If you feel a news story does not measure up to expected journalistic standards, bring it to the Journalism Dry Cleaner. Through our collective wisdom, we will strip it of all offensive dirt.




Thursday, 4 December 2014


Whoever pays the rent gets the master bedroom, right? That seems to be the thinking in newsrooms as well. So advertisers can get the choicest of spaces, because they help the newspaper to meet its bottom line obligations. Where commercial interests lord over public interest, emaciating editorial to fatten advertising fatcats is fine.

Many Kenyans have been calling for changes in the state security structures.

And when that finally happens, albeit after the tragic loss of many lives, does that story warrant front page prominence?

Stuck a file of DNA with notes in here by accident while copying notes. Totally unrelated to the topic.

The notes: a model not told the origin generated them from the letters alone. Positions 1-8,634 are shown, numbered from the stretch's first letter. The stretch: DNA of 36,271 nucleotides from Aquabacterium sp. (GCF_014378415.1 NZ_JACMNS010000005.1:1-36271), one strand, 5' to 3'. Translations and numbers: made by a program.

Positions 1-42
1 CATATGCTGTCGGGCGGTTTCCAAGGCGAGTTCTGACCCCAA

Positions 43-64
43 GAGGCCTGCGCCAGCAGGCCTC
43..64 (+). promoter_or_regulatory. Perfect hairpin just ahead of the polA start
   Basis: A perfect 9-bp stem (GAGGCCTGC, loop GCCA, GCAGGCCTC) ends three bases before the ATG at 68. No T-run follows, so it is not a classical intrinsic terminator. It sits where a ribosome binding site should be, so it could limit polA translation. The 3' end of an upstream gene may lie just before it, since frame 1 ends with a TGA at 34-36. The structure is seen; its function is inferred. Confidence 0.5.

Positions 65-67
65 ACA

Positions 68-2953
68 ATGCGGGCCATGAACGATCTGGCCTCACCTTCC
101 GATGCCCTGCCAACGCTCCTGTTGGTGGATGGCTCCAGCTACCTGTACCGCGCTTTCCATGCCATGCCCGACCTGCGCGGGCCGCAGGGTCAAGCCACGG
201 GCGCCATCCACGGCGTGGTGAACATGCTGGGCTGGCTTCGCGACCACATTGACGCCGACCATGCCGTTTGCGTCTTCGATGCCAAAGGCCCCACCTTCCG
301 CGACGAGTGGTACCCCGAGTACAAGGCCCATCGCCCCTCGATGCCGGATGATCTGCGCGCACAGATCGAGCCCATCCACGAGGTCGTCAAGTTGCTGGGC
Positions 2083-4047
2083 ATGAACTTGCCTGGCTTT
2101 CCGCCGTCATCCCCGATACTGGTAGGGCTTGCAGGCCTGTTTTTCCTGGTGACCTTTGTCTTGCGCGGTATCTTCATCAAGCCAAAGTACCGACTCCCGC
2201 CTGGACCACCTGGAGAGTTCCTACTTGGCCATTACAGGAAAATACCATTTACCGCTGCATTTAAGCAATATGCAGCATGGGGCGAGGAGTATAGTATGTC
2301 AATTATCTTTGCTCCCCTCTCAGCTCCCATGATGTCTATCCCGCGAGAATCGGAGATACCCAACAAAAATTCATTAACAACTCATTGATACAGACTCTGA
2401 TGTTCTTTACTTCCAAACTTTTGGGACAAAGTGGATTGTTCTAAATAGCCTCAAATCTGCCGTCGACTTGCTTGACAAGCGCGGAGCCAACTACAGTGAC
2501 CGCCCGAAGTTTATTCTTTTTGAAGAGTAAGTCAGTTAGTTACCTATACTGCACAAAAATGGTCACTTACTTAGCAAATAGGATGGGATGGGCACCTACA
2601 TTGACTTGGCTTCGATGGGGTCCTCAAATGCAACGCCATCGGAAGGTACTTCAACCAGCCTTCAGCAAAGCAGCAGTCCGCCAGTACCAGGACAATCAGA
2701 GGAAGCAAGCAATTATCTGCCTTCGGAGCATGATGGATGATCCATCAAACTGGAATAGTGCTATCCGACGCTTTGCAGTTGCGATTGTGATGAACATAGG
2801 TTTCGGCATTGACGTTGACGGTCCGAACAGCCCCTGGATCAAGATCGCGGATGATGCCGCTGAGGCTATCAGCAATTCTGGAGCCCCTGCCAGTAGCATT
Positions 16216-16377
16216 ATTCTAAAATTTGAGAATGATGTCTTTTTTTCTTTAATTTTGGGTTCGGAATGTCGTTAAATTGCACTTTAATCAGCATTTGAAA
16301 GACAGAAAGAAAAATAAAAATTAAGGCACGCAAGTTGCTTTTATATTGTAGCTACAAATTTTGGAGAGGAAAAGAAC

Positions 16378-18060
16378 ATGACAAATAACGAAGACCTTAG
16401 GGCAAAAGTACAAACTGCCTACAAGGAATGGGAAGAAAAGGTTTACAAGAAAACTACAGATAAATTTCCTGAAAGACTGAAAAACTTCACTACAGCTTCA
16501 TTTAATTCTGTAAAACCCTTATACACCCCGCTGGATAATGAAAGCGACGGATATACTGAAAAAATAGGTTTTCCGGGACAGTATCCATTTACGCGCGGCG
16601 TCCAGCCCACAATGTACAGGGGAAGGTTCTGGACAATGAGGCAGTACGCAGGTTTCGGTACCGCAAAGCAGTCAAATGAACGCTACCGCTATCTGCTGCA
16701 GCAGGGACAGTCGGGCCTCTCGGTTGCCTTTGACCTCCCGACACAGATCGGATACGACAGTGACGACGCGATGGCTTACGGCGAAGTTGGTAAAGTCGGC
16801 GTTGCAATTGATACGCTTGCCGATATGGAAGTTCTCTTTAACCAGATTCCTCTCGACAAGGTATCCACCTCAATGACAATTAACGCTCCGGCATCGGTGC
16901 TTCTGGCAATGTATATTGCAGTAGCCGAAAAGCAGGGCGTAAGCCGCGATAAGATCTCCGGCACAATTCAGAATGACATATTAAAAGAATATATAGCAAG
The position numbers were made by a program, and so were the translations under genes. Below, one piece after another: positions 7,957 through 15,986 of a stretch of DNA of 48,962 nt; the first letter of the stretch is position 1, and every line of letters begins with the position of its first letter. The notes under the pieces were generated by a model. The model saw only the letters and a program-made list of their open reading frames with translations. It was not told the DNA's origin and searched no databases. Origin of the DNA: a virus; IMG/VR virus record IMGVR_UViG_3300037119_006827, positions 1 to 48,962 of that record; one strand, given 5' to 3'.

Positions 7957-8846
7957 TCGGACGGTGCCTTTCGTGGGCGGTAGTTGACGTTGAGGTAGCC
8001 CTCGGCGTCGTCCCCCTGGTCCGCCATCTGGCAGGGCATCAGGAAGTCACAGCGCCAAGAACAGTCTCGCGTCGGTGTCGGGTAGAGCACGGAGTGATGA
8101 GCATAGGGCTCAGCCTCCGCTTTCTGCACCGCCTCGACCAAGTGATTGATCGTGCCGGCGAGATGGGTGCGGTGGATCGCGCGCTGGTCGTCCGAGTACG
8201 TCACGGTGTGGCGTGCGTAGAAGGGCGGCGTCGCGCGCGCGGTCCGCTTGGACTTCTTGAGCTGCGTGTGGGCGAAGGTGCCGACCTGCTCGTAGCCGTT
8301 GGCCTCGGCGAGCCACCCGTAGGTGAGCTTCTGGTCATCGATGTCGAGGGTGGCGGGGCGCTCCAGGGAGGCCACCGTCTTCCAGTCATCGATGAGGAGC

For all the major dailies, that was an easy decision to make. But one particular paper opted to seize the moment and pull a 'brilliant' marketing stunt.

The headline was there alright, just to show the editors were aware of the biggest news story then.

But it looked as if the single sentence was intruding on the space reserved for a 'glorious ' advert.

Why should even a good story, laden with public interest elements, come in the way of a full colour sales pitch, and ruin the chance for the audience to grab a great bargain?

Sadly, you can't entirely blame the paper for focusing on who butters their bread. Somebody has to pay their bills you know, and leave sufficient profit to excite shareholders.

Enter the reign of adverts, exit news content being king!

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